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The cavalry resorts to their normal tactic of dismounting to fight on foot with every fourth man holding the horses of the other three.

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About this time I discovered a supposedly "dead" Rebel who had been playing possum and taking potshots at the Federal infantry from behind, and I quickly dispatched him with my trusty sword; I'm here at the center - obvious in my white Havelock - kneeling beside the miscreant! Unfortunately, the steady drizzle in which our battle was fought was only the beginning of an eventual downpour that turned Baker's Creek into a torrent, flooding adjacent fields that were being used for participant parking; luckily, I was able to drive my car out of the fast-forming lake - others weren't so fortunate and wound up paying local farmers exorbitant fees to tow them out using their tractors!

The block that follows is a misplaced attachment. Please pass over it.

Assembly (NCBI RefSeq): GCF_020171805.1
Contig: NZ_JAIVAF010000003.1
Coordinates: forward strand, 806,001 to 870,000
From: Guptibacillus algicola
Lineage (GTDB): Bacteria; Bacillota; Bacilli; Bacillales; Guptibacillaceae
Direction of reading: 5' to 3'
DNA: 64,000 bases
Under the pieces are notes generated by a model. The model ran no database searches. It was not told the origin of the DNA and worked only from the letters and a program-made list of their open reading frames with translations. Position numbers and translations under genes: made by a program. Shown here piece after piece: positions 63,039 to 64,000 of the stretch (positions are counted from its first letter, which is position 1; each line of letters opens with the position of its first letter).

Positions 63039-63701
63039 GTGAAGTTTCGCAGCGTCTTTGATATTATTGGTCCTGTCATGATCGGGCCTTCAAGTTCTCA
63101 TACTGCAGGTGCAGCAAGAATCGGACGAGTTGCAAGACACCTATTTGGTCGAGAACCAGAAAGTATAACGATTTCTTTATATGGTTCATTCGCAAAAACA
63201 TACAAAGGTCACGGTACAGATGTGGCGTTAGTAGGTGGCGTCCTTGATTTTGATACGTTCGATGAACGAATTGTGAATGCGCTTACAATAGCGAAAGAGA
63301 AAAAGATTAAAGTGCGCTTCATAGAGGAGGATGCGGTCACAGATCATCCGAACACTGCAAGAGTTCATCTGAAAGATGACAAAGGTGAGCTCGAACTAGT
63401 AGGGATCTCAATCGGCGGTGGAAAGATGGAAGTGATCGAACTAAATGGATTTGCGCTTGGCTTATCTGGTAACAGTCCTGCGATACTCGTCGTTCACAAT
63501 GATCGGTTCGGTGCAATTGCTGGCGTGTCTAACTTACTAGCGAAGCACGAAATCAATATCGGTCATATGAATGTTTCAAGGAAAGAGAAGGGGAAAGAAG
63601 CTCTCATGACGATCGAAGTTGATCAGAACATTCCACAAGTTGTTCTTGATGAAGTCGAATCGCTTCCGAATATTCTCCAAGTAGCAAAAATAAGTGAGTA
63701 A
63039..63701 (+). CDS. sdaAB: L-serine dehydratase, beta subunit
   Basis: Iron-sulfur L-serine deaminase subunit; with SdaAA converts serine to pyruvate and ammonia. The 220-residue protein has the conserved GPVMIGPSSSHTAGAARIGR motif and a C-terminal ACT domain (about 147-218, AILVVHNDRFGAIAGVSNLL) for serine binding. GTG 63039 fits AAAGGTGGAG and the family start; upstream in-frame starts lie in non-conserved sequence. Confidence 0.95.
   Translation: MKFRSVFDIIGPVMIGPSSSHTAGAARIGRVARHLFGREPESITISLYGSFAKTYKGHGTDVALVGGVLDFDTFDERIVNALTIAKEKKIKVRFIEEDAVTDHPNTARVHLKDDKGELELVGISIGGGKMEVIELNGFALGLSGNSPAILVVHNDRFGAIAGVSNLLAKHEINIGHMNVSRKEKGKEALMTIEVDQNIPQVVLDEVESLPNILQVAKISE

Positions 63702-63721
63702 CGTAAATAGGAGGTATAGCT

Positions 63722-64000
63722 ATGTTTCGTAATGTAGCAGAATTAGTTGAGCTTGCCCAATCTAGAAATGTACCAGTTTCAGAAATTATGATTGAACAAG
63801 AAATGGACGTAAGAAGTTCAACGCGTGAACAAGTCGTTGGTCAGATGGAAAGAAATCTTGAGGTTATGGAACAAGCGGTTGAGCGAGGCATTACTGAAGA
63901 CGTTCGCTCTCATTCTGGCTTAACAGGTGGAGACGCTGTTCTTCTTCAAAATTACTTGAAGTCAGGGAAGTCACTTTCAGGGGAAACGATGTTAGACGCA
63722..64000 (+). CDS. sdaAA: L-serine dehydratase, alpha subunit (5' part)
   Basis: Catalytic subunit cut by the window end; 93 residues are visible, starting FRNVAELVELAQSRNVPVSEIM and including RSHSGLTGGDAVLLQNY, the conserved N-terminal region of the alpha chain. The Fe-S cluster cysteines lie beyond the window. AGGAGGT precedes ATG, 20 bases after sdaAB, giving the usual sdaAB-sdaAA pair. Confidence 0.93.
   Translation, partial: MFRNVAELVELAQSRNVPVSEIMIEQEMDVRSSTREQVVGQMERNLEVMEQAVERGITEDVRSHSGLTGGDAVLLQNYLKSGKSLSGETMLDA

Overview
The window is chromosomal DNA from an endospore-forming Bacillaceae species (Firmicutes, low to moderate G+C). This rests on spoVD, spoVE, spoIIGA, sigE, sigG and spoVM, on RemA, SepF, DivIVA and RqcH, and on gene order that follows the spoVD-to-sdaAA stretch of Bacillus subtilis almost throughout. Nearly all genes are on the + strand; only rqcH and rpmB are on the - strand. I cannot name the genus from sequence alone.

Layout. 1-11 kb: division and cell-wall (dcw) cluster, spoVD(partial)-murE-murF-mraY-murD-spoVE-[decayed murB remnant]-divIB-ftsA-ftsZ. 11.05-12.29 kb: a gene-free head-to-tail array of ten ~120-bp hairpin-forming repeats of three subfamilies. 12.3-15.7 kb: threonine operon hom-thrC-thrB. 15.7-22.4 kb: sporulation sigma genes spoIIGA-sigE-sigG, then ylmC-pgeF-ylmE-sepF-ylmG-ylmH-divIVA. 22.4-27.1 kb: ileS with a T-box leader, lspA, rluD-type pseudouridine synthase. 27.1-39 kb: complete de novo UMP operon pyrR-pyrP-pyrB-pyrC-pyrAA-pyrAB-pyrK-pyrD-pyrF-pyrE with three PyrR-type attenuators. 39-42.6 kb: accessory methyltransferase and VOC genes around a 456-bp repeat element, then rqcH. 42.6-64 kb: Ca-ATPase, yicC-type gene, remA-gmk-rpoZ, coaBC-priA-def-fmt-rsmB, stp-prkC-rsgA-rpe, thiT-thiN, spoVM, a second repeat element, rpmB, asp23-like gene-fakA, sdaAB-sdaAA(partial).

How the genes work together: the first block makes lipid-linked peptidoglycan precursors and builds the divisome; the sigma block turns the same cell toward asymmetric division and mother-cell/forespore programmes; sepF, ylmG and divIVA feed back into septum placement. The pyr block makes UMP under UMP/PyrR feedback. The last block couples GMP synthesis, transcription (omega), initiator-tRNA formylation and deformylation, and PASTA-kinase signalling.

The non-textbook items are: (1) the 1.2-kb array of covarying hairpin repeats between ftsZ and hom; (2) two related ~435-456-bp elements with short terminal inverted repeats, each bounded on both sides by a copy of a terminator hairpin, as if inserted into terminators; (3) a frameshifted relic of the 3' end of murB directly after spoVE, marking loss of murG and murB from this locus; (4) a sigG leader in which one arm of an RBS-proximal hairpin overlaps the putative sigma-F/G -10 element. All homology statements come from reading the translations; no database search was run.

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Rusk County Avengers

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Seems like a very small event, even by today's standards. Let me guess, was it a weather forecast (had to have been primitive back then lol) or was this a new event at the time? Either way, I'd love to do a Champion Hill reenactment, which I don't think there is one nowadays.
 

James N.